The new conservation plan will encourage fisheries-related research on incidental and direct shark catches with the aim to ensure that all shark catch is sustainable.
In particular, governments will work with fishing industries, regional fisheries management organizations, scientists and NGOs to avoid the capture of two of the largest sharks in the world: the basking shark and great white shark. These shark species are considered endangered migratory species and are listed in Appendix I of CMS.
Other species targeted by the conservation plan include mako, spiny dogfish, porbeagle, basking, white, and whale sharks
Countries also stressed that the accidental capture of sharks in fishing gear needs to be more closely regulated. Participants at the Bonn meeting agreed to encourage catch quotas to ensure sustainable use of targeted sharks and stricter limits on endangered shark species. No international fishing quotas have been established to date for the short and long fin mako sharks, which traverse ocean basins, are fished by multiple countries, and are covered by the CMS agreement.
The conservation plan also suggests that sharks should be landed with their fins still attached in order to prevent shark “finning” (slicing off a shark’s fins and discarding the body at sea). The high value of fins has created an economic incentive for shark finning , but to date, more than 60 fishing nations, including the 27 Member States of the European Union (EU), have banned the practice.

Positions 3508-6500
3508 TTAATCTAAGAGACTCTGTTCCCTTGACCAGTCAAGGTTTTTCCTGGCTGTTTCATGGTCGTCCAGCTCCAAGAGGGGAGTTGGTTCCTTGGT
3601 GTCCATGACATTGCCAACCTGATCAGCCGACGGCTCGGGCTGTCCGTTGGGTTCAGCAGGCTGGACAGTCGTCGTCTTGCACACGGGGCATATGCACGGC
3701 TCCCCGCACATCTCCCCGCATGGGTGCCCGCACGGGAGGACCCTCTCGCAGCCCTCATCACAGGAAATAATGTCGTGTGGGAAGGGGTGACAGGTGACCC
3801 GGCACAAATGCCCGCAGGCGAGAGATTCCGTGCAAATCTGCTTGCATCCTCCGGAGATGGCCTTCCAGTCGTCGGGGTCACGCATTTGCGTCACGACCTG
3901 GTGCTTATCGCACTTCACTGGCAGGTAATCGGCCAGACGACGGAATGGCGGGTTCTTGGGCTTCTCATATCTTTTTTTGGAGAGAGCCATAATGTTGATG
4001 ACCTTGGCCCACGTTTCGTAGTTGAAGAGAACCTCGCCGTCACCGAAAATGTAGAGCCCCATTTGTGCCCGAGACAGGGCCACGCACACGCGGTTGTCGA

However, in the EU and some other countries, processing sharks on board vessels is still allowed in some cases. This means that shark fins can be removed from carcasses and stored separately under a fin-to-carcass weight limit that can be difficult to properly enforce. In 2011, the European Commission proposed putting an end to these permits and requiring that sharks be landed with their fins attached. On 19 March 2012, the Council of the European Union endorsed the Commission’s approach. The proposal is currently being debated by the European Parliament.